Is there expansion plans?
We are doing a minor INR 250 to 500 million capex to complete a finishing cycle. We are having excess capacity of billet. So we are putting up a hot charging rolling mill to balance out the excess capacity so as to become more integrated in the mid segment. Billet production would be increased by 100 %. We have a capacity of about 400,000t and we are manufacturing about 200,000t so after the expansion of rolling mill we would be able to maximize production as part of the optimization exercise. We are also planning to acquire a 25MW power plant the deal for which is almost on finalization stage. With this acquisition our captive power generation would go up from 73 MW to 98 MW we will be able to manufacture 400,000t billet.
What are the challenges being faced on the Solar front?
Solar in India has two technologies one is Solar PV and Solar CSP. PV is doing very well in India. The initial cost in 2010 per mega watt was 14 to 15 cr it has now come down to 3.5 to 4 cr per mega watt. It has been adopted across the country. The tariff as part of Jawaharlal Nehru Solar Mission was around 12 to 14 per unit has now come down to 3 to 4 per unit. The other technology Solar CSP has not been able to adapt well in India. The cost which was at 2010 is still hovering around the same level. That is where we are facing the challenge. Solar is definitely a very big boon to the India scenario. Solar is one of the turnaround in India moving forward. The government is planning to encourage manufacturers to set solar equipment manufacturing in India as well there is also a policy in place in this direction.
Will you convert to PV for better feasibility?
We have no intention to convert from pv to csp. We have acquired a lot of expertise in CSP and are current plant operation is stable. We would not be interested in switching if there is any good opportunity in CSP we are open to that. Despite the higher cost of production. We believe the government can come up with a policy that could sustain the cost of production and capital cost.
Down the line how do you see forward integration progressing? What is your plan for the INR 5 billion investment?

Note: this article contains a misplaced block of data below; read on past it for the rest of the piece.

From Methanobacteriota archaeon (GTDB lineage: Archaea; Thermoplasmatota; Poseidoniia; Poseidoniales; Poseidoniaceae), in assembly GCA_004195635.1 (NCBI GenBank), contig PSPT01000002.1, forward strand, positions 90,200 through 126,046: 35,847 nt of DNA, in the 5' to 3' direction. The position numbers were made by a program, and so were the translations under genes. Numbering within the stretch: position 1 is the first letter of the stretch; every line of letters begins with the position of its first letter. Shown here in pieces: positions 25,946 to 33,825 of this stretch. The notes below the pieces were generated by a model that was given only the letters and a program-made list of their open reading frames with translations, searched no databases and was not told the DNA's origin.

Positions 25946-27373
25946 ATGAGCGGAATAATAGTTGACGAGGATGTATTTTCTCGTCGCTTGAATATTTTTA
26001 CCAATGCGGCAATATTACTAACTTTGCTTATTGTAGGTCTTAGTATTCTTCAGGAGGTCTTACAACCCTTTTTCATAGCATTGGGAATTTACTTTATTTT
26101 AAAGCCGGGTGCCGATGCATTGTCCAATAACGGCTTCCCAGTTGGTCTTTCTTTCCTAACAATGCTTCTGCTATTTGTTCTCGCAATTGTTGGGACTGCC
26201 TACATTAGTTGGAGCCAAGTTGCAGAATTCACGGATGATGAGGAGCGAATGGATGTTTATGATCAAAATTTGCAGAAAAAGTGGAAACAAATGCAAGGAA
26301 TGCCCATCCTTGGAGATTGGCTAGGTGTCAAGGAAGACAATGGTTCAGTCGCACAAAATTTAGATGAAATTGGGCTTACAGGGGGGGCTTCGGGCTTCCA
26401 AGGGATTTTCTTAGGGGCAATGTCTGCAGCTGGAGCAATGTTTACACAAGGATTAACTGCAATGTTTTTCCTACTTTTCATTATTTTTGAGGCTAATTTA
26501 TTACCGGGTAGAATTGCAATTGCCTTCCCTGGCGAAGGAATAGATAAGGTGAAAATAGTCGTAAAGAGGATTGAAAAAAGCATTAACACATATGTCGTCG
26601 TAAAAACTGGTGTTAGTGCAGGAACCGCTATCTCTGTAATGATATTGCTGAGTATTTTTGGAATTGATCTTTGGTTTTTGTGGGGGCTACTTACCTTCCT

Debt reduction remains are focus and we aim to be a debt free company within 5 years. If we get some good asset in the region under the NCLT proposals we would be keen to acquire. We might bid for these projects.
Is Monnet Ispat on the cards?
Monnet is too large for us. We are looking at assets around 1 mnt capacity. We are seeking this investment for debt reduction and possibility of asset acquisition. So out of the investment if nothing happens on the asset acquisition front all of it would go towards debt reduction. We presently have a debt of about INR 20 billion and are looking to reduce around INR 3 to 5 billion in FY 19-20. And ultimately we want to be debt free five years down the line.
We are looking for a fully integrated steel plant and planning inorganic growth. We have a few gaps. We plan to cover the entire cycle from mining to selling finished products such as wire rods and tmt. We are positive on opportunities for inorganic growth.
What is your EBITDA forecast for Q4?
Are current EBITDA was INR1.7 billion for December. We are looking at an improvement by about 10 per cent or in Q4. In FY 19 we are expecting an improvement of additional 10%. The marginal price fluctuation is not a major concern for us. We book for one or two months in advance so in December we sold at around 5400 and that is why we are positive on our EBITDA growth for Q4.
Do you see mining activity improve in times to come?
On the mining front we are doing quite well. Out of the 2mnt capacity we have mined around 1.5 mnt in the present fiscal and in FY 19 we are looking at production of around 1.8 to 1.9 mnt. Captive mines are major boon for us and the pelletization plant as well. We are the largest pellet producers in Central India. It contributes to at least 70% of the EBITDA of the company.
Where do you see Godawari five years down the line?
Our goal is to see Godawari as a debt free company five years down the line.